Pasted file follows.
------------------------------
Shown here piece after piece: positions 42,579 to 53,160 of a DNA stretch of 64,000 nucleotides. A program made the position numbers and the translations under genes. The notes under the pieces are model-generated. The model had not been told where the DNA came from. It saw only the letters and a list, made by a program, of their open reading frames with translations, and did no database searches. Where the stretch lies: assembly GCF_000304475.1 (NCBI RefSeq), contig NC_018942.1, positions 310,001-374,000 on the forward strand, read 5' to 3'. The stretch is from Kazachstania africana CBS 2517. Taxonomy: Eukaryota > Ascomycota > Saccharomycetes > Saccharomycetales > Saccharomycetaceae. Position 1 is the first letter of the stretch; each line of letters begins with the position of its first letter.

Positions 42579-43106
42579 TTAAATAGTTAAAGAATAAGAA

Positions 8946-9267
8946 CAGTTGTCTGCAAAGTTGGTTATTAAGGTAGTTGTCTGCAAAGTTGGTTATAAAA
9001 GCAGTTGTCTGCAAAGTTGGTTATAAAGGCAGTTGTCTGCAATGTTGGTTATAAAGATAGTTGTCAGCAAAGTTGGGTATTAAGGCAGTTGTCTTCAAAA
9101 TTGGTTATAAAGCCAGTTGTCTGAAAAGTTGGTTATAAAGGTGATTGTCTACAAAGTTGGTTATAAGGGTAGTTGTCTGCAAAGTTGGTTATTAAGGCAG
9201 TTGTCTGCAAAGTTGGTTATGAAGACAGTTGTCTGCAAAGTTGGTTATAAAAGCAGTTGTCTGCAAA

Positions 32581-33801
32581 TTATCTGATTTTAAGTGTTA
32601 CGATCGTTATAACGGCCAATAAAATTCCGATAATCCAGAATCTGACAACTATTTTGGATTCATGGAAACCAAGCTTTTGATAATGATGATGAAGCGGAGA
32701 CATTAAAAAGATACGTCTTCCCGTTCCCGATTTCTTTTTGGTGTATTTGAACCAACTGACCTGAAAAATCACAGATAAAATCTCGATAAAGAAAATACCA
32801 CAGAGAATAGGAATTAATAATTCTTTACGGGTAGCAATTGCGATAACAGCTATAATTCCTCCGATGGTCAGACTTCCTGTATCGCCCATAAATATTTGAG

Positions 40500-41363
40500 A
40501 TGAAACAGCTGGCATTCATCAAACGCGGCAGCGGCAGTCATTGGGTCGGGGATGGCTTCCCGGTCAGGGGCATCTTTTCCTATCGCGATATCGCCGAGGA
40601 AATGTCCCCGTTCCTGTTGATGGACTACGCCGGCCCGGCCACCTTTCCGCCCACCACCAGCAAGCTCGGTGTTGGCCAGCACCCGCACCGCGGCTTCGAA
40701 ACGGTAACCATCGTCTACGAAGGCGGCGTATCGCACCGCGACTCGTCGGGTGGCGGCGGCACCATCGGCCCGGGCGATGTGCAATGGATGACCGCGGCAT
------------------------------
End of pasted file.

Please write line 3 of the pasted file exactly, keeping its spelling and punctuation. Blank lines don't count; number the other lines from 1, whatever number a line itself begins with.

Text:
42579 TTAAATAGTTAAAGAATAAGAA